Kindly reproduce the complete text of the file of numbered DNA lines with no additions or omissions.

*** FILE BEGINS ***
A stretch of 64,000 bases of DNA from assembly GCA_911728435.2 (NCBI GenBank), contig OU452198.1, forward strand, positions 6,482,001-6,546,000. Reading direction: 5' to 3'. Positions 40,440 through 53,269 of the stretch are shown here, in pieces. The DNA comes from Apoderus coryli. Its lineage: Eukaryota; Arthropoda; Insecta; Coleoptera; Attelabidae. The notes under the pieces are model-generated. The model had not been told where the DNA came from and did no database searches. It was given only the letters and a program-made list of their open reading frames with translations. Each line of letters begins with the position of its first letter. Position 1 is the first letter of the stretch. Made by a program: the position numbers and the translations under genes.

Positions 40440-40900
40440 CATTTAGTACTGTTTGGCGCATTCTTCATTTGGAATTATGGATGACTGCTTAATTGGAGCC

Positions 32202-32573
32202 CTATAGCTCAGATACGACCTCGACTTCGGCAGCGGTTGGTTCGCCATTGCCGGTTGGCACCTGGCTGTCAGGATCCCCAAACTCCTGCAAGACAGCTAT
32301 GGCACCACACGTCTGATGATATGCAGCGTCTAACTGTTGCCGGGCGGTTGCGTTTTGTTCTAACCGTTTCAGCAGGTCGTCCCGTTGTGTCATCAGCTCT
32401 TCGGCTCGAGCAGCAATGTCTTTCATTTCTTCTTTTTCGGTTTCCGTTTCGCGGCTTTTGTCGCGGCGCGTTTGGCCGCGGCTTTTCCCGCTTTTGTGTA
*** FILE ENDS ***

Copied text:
A stretch of 64,000 bases of DNA from assembly GCA_911728435.2 (NCBI GenBank), contig OU452198.1, forward strand, positions 6,482,001-6,546,000. Reading direction: 5' to 3'. Positions 40,440 through 53,269 of the stretch are shown here, in pieces. The DNA comes from Apoderus coryli. Its lineage: Eukaryota; Arthropoda; Insecta; Coleoptera; Attelabidae. The notes under the pieces are model-generated. The model had not been told where the DNA came from and did no database searches. It was given only the letters and a program-made list of their open reading frames with translations. Each line of letters begins with the position of its first letter. Position 1 is the first letter of the stretch. Made by a program: the position numbers and the translations under genes.

Positions 40440-40900
40440 CATTTAGTACTGTTTGGCGCATTCTTCATTTGGAATTATGGATGACTGCTTAATTGGAGCC

Positions 32202-32573
32202 CTATAGCTCAGATACGACCTCGACTTCGGCAGCGGTTGGTTCGCCATTGCCGGTTGGCACCTGGCTGTCAGGATCCCCAAACTCCTGCAAGACAGCTAT
32301 GGCACCACACGTCTGATGATATGCAGCGTCTAACTGTTGCCGGGCGGTTGCGTTTTGTTCTAACCGTTTCAGCAGGTCGTCCCGTTGTGTCATCAGCTCT
32401 TCGGCTCGAGCAGCAATGTCTTTCATTTCTTCTTTTTCGGTTTCCGTTTCGCGGCTTTTGTCGCGGCGCGTTTGGCCGCGGCTTTTCCCGCTTTTGTGTA